The history and process of soap making

The earliest known evidence of soap use are Babylonian clay cylinders dating from 2800 BC containing a soap-like substance. A formula for soap consisting of water, alkali and cassia oil was written on a Babylonian clay tablet around 2200 BC.

The Ebers papyrus (Egypt, 1550 BC) indicates that ancient Egyptians bathed regularly and combined animal and vegetable oils with alkaline salts to create a soap-like substance.

A soap factory with bars of scented soap was found in the ruins of Pompeii (79 AD).

Legend has it that soap gets its name from Mount Sapo where ancient Romans sacrificed animals. Rain would send a mix of animal tallow and wood ash down the mountain and into the clay soil on the banks of the Tiber. Eventually, women noticed that it was easier to clean clothes with this "soap".

Historically, soap was made by mixing animal fats with lye. Because of the caustic lye, this was a dangerous procedure (perhaps more dangerous than any present-day home activities) which could result in serious chemical burns or even blindness. Before commercially-produced lye was commonplace, it was produced at home for soap making from the ashes of a wood fire.

In modern times, the use of soap has become universal in industrialized nations due to a better understanding of the role of hygiene in reducing the population size of pathogenic microorganisms. Manufactured bar soaps first became available in the late nineteenth century, and advertising campaigns in Europe and the United States helped to increase popular awareness of the relationship between cleanliness and health. By the 1950s, soap had gained public acceptance as an instrument of personal hygiene.

Handmade soap

Some individuals continue to make soap in the home. The traditional name "soaper", for a soap-maker, is still used by those who make soap as a hobby. The most popular soap-making processes today are the cold process and the melt and pour process. Some soapers also practice other processes, such as the hot process, and make special soaps such as glycerin soap.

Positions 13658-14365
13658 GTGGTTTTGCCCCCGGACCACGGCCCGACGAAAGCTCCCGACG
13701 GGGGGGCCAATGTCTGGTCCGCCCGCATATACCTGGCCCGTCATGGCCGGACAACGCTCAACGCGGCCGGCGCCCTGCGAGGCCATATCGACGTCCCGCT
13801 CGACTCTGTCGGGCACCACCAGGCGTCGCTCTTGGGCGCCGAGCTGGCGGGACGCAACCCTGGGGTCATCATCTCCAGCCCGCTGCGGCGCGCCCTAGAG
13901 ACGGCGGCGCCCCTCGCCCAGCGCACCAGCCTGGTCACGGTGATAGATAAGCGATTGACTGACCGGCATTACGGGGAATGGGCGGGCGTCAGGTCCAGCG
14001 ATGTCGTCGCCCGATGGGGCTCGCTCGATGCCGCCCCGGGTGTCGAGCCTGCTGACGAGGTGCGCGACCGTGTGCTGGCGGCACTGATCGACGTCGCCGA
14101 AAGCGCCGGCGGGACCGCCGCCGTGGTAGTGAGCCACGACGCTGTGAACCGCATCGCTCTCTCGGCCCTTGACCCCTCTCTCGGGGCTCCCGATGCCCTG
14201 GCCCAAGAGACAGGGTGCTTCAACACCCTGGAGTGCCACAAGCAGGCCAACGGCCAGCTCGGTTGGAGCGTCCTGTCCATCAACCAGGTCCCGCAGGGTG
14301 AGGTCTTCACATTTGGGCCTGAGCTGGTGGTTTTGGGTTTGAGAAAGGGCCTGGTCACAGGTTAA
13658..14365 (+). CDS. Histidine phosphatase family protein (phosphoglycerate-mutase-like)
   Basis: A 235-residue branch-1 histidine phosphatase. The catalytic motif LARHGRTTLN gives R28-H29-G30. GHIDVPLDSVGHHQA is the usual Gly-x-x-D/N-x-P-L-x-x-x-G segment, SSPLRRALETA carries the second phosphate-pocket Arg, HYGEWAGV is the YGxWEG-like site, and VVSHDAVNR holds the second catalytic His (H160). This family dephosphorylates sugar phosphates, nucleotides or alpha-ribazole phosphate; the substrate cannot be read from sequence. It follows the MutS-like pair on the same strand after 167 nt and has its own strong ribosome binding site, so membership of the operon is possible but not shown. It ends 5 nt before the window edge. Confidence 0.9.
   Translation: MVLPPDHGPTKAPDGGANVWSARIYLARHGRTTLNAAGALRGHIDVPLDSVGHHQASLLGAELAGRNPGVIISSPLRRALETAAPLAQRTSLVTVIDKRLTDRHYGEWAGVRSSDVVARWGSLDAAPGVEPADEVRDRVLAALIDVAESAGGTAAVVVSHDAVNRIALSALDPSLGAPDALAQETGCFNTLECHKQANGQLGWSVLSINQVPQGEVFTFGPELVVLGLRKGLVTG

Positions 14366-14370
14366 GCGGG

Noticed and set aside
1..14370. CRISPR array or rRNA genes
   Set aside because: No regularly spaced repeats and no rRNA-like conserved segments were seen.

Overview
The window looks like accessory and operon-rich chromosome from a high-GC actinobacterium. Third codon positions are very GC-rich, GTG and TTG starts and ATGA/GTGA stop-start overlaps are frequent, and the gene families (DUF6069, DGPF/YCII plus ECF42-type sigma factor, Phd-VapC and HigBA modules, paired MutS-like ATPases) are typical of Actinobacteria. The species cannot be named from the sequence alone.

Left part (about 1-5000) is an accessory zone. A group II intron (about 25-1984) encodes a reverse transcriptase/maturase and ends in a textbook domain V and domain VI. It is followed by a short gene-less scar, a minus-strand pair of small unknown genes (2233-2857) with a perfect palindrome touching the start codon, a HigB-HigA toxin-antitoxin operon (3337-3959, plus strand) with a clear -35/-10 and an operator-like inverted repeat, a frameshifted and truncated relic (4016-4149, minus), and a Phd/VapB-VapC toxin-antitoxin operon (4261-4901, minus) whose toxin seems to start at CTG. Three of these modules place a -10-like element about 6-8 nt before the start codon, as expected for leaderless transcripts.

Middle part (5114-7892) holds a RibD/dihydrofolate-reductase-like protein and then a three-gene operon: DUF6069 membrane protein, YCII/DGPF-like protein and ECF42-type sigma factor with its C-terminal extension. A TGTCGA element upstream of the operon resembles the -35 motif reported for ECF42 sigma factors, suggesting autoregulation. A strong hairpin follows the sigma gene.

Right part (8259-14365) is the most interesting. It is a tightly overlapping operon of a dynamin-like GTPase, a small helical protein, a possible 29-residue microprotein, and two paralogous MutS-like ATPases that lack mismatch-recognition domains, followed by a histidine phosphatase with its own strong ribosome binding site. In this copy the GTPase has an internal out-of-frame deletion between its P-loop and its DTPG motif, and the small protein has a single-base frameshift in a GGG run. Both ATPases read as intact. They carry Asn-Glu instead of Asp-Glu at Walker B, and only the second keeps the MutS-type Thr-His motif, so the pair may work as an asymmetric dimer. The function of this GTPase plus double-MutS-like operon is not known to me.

Handmade soap differs from industrial soap in that sufficient fat, and usually more, is used to consume the alkali, and in that the glycerin is not removed. Superfatted soap is more skin-friendly than industrial soap. Often emollients such as jojoba oil or shea butter are added at trace, after most of the oils have saponified, so that they remain unreacted in the finished soap.


Today, fat-based soaps have mostly been superseded by modern detergents. Washing agents do not contain soap for cleaning fabric, but to reduce foaming.

The disadvantages of soap are:

  • Soap deprives the skin of natural, beneficial oils
  • Soap can react mildly basically with fabrics resulting in damage over the long term. This is usually due to excess sodium hydroxide (NaOH, an alkali/base) left from manufacture, but can also be caused by the very slight presence of NaOH from the equilibrium reaction
  • Soap reacts with lime to form an insoluble deposit (soap scum) in "hard water"

Commercially made bar soaps are formulated to mitigate all of these disadvantages:

  • A wide variety of emollient materials, such as shea or cocoa butters, are substantive to the skin.
  • Poorly finished soaps contain alkali (NaOH) and react mildly basically with skin and fabric; commercial products are finished to neutrality or to a slight acid content to prevent this and be more compatible with the skin's slightly acidic pH.
  • Commercial products use chelating molecules, often EDTA derivatives to bind with any free Ca or Mg molecules and prevent soap scum. These also help reduce fragrance loss, discolouration and rancidity.